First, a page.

Russian-born composer, pianist and conductor Alexander Tcherepnin (1899–1977) was raised in an artistic family. Through the Tcherepnin’s close relations with the Benois and Diaghilev families, their St Petersburg home was a gathering place for musicians, artists, and the Russian creative intelligentsia. Alexander’s father, Nikolay, was himself a respected conductor, pianist and composer who studied under Nikolay Rimsky-Korsakov. Alexander began playing piano and composing at an early age. By his late teens he had composed several hundred pieces, thirteen piano sonatas among them, before the family fled to Tbilisi, Georgia, to escape famine, cholera, and the political turmoil of the Russian Revolution. They abandoned Tbilisi in 1921 when Georgia became occupied and annexed by the Soviet Union, and settled in Paris. There Alexander completed his formal studies with Paul Vidal and Isidor Philipp at the Paris Conservatory, and launched his international career.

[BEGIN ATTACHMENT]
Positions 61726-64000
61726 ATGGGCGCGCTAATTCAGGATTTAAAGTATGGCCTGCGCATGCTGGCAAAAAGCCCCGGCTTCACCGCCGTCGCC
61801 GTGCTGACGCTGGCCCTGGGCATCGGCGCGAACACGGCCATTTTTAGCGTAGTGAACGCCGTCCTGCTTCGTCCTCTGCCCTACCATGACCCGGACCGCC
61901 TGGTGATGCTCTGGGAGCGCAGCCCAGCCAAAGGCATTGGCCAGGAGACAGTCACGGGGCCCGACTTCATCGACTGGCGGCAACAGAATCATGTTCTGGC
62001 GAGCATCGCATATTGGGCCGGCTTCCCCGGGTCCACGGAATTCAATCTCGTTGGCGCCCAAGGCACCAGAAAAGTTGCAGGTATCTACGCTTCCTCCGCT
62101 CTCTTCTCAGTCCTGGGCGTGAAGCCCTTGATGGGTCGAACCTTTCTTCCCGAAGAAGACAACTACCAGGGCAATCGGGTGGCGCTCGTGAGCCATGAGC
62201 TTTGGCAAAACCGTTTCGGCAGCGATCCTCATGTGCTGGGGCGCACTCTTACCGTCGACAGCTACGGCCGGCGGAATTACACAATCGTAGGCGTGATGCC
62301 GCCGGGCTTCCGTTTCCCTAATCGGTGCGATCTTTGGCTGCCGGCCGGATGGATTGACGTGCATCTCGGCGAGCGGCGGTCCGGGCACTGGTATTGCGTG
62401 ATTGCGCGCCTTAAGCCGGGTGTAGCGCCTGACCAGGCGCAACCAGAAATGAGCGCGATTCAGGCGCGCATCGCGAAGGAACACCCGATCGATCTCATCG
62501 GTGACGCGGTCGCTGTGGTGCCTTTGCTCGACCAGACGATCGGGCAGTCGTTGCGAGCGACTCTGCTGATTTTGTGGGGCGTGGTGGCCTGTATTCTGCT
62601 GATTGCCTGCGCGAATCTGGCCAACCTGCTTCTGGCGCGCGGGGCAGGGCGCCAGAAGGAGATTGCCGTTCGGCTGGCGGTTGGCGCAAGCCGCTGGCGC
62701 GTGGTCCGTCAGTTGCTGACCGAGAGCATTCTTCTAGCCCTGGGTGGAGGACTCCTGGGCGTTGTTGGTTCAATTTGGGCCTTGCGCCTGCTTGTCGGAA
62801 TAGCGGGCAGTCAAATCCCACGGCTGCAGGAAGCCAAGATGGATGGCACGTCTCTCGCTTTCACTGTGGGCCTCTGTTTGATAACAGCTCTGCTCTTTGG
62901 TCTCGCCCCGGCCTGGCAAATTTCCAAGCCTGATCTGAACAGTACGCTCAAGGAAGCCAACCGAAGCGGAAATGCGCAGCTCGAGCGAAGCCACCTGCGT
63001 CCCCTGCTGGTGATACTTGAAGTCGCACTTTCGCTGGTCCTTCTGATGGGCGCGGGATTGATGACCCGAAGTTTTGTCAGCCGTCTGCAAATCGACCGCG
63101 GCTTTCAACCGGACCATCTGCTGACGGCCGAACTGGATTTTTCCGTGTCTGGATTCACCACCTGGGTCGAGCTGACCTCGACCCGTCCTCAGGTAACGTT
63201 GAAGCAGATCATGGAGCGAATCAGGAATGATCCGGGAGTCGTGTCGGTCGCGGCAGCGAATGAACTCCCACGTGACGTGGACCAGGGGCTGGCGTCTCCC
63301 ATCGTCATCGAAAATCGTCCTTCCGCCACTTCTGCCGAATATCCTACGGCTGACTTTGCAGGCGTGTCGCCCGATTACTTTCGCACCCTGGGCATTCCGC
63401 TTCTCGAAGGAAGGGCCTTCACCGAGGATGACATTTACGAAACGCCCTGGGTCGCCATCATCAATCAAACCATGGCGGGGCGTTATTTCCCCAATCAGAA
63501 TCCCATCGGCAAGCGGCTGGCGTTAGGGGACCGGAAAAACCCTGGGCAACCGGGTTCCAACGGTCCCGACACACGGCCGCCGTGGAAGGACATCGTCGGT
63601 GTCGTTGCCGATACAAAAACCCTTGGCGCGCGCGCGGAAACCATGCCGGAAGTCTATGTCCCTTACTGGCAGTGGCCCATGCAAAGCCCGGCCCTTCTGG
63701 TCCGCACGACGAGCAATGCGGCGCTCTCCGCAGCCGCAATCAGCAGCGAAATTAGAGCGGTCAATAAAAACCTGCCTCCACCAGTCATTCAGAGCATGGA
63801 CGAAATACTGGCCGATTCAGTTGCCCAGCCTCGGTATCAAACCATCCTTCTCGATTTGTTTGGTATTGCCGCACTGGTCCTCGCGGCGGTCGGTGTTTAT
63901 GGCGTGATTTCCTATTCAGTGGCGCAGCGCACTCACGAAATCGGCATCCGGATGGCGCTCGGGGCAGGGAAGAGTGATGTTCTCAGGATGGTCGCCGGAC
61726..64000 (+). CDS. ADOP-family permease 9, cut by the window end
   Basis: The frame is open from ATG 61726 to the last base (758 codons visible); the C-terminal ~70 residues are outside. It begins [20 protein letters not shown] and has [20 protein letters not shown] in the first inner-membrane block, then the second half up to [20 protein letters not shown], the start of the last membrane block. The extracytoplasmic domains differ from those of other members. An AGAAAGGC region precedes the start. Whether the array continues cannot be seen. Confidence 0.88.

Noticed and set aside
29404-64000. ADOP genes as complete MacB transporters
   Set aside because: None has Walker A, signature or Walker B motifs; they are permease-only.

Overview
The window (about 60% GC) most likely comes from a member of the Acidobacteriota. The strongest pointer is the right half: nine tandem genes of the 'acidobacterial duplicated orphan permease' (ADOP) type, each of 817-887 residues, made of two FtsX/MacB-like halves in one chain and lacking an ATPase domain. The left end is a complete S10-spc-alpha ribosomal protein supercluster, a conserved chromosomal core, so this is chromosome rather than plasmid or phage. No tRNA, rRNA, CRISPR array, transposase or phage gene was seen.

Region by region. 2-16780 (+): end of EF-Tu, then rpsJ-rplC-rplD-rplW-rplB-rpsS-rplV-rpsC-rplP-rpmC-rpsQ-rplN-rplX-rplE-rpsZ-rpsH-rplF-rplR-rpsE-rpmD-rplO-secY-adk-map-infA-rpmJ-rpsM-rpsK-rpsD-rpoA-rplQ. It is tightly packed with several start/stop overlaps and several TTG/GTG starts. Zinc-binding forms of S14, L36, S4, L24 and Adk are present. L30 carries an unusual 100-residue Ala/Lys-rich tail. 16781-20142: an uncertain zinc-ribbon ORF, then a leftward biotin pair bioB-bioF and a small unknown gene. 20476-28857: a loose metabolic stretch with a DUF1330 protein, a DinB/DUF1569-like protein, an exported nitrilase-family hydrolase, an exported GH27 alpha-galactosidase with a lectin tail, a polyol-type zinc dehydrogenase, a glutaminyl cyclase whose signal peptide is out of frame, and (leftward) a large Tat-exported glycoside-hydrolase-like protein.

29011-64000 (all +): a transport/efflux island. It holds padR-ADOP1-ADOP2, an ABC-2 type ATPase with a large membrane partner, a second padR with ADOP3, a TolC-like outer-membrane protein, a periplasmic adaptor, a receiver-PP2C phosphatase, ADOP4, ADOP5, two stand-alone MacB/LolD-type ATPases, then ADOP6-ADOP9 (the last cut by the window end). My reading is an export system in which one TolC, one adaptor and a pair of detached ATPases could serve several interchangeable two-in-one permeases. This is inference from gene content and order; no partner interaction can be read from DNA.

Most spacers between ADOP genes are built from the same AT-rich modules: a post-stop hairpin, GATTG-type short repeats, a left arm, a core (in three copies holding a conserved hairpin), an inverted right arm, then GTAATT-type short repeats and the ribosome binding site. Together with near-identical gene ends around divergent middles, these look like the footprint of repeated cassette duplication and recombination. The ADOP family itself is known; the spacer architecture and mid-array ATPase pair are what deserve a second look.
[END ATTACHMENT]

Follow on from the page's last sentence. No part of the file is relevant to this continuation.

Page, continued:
Tcherepnin traveled extensively to the United States, Japan, and China. It was in China that he met his wife, pianist Lee Hsien Ming. They had three sons, Peter, Serge and Ivan, and remained in France through World War II, moving to the United States in 1948. Tcherepnin spent most of the rest of his life traveling between the U.S. and Europe. He died in Paris in 1977.
For a more extensive biography of Alexander Tcherepnin, and information about his works and compositional techniques, visit the Tcherepnin Society website at www.tcherepnin.com.